Saturday, March 8, 2014
It's time to cross your fingers and hope for the best.
The Celtics have 17 games remaining and are tied for the best record in the East.
But for a team that's been to the NBA finals two of the past three seasons, tied atop the conference, the Celtics are very much a team in transition.
Back in the day, Danny Ainge was part of a Celtics team that couldn't evolve from a championship contender in the 1980s to a playoff power in the '90s.
As the original Big Three of Larry Bird, Robert Parrish, and Kevin McHale got older, the lengths of the team's playoff runs grew shorter.
Now, as general manager, Ainge is trying to keep that from happening again.
That's why he shocked the basketball world last month with the trade that sent Kendrick Perkins to Oklahoma City. He brought in 24-year-old Jeff Green with an eye to the future, a scorer who can help this team move on as the current Big Three ages.
We all thought Green could play.
What we didn't expect was that the other player, Nenad Krstic, would fit in so nicely. Krstic has become the basketball equivalent of Mike Lowell, the throw-in to the Josh Beckett deal who became the 2007 World Series MVP.
We're not saying Krstic will get any sort of MVP award in June, but he's provided vital minutes in the void left by injuries to Glen Davis, Shaquille O'Neal and Jermaine O'Neal.
Seems like the Celtics have been answering questions about injuries for the past two years.
Those questions, like the injuries, linger. All those banged-up bigs have forced Green to play power forward more than anyone expected, meaning Paul Pierce isn't getting as much rest as he should with six weeks remaining in the regular season.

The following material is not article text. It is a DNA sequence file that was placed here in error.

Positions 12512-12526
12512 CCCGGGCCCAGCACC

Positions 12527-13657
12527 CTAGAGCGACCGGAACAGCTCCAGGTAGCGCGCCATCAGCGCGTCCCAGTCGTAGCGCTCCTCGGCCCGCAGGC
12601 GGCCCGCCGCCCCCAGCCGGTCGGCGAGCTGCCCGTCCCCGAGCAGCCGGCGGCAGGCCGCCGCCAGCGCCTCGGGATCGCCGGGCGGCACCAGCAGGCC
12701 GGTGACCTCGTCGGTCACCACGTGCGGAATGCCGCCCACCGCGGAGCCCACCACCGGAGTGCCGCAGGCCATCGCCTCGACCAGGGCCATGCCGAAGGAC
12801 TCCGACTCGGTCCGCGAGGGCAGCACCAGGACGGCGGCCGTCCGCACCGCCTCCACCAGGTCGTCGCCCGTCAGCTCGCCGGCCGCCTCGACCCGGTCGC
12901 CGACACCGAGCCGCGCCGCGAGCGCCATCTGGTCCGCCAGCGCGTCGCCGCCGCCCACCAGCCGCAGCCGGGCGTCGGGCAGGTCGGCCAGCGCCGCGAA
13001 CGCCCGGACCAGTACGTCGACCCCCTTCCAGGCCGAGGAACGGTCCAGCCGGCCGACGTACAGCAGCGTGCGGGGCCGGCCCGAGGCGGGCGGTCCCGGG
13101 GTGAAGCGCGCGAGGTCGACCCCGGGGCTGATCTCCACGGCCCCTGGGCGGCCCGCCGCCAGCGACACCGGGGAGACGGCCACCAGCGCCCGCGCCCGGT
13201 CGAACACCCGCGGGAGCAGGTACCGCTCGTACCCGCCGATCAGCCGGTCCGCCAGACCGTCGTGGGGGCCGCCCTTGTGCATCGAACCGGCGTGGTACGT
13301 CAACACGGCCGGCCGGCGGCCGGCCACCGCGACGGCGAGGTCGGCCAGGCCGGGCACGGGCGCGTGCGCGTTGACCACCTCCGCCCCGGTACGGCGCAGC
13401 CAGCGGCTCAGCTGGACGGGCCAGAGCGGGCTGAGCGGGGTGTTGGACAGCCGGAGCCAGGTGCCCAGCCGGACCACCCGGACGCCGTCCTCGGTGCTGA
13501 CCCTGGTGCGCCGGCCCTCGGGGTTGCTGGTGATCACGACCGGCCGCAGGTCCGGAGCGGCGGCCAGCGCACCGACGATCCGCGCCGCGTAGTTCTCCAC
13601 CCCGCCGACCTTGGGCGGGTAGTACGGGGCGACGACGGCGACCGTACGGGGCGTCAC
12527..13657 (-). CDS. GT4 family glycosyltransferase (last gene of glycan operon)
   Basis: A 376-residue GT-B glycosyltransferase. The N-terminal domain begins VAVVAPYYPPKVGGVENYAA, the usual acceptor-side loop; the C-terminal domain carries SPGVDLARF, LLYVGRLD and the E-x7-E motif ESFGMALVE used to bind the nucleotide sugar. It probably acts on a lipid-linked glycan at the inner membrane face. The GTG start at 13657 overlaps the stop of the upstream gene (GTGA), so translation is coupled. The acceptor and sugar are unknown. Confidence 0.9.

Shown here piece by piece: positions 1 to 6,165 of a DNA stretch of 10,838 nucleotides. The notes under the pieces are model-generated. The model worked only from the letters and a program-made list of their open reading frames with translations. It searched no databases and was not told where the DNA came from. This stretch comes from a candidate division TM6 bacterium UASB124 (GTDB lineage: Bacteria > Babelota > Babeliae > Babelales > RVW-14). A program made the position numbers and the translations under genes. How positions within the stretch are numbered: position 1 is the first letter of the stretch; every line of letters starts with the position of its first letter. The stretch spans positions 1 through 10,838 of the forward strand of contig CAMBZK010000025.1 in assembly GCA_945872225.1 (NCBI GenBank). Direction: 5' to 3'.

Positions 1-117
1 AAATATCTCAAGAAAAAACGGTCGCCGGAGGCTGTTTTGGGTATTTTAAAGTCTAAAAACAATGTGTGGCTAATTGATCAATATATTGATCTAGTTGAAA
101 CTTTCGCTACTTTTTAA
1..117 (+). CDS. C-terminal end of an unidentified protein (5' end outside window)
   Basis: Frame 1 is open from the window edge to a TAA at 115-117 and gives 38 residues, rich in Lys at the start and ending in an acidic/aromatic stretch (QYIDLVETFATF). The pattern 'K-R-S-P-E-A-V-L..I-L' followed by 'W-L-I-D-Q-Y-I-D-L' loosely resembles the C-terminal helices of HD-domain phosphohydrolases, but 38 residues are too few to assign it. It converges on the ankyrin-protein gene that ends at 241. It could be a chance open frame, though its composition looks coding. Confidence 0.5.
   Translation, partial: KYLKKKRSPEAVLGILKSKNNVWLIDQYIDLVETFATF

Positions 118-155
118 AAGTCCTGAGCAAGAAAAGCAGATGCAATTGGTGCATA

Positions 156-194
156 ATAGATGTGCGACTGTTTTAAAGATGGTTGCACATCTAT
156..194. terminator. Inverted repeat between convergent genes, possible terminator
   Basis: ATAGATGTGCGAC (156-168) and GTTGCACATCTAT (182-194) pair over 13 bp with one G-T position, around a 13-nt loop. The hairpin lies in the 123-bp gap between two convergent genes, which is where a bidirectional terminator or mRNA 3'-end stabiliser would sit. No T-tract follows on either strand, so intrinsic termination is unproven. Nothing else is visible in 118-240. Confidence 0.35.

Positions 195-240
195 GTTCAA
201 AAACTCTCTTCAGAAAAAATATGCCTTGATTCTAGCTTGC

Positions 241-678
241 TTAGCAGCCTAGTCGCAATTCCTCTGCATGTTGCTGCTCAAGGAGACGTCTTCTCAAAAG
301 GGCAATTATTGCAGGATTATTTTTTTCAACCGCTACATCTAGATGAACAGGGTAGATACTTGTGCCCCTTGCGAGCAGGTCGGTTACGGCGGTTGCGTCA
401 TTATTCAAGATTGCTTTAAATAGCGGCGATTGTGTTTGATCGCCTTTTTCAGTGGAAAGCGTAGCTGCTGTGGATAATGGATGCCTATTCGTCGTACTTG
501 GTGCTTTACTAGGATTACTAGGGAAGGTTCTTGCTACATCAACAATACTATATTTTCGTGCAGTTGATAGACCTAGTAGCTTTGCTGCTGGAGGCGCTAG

Rajon Rondo is also playing the role of workhorse down the stretch, because nobody else has been able to play the role of backup point guard.
Nate Robinson couldn't do it so he's gone. Carlos Arroyo, who went from starting for the Miami Heat to looking for a job in two months, is being given the chance to become that guy.
If he can't do it, Coach Doc Rivers again will find himself depending on Delonte West to provide meaningful minutes.
Getting West to play any minutes has been a challenge. Between suspensions and injuries, West has managed to play only eight games this season. He expected to play Monday night against the New Jersey Nets but didn't.
He's been out for the last six games after spraining his ankle during a walkthrough last month. A walkthrough.
Ainge has been a busy man. It's mid-March, and Green, Krstic, Arroyo, Sasha Pavlovic and Troy Murphy are still learning the schemes.
It's rare that a championship contender has this many new faces on the floor, but that's what Boston has had to deal with in light of all those nagging injuries.
The Celtics aren't going to win in the postseason based on how the new guys play. Pierce, Rondo, Ray Allen and Kevin Garnett are going to have to be at their best.
From now through mid-April, all these late-season additions are going to have to take it to the finish line of the regular season if the Celtics are going to be ready to go at the starting line of the playoffs.
Tom Caron is the studio host for Red Sox broadcasts on the New England Sports Network. His column appears in the Press Herald on Tuesdays.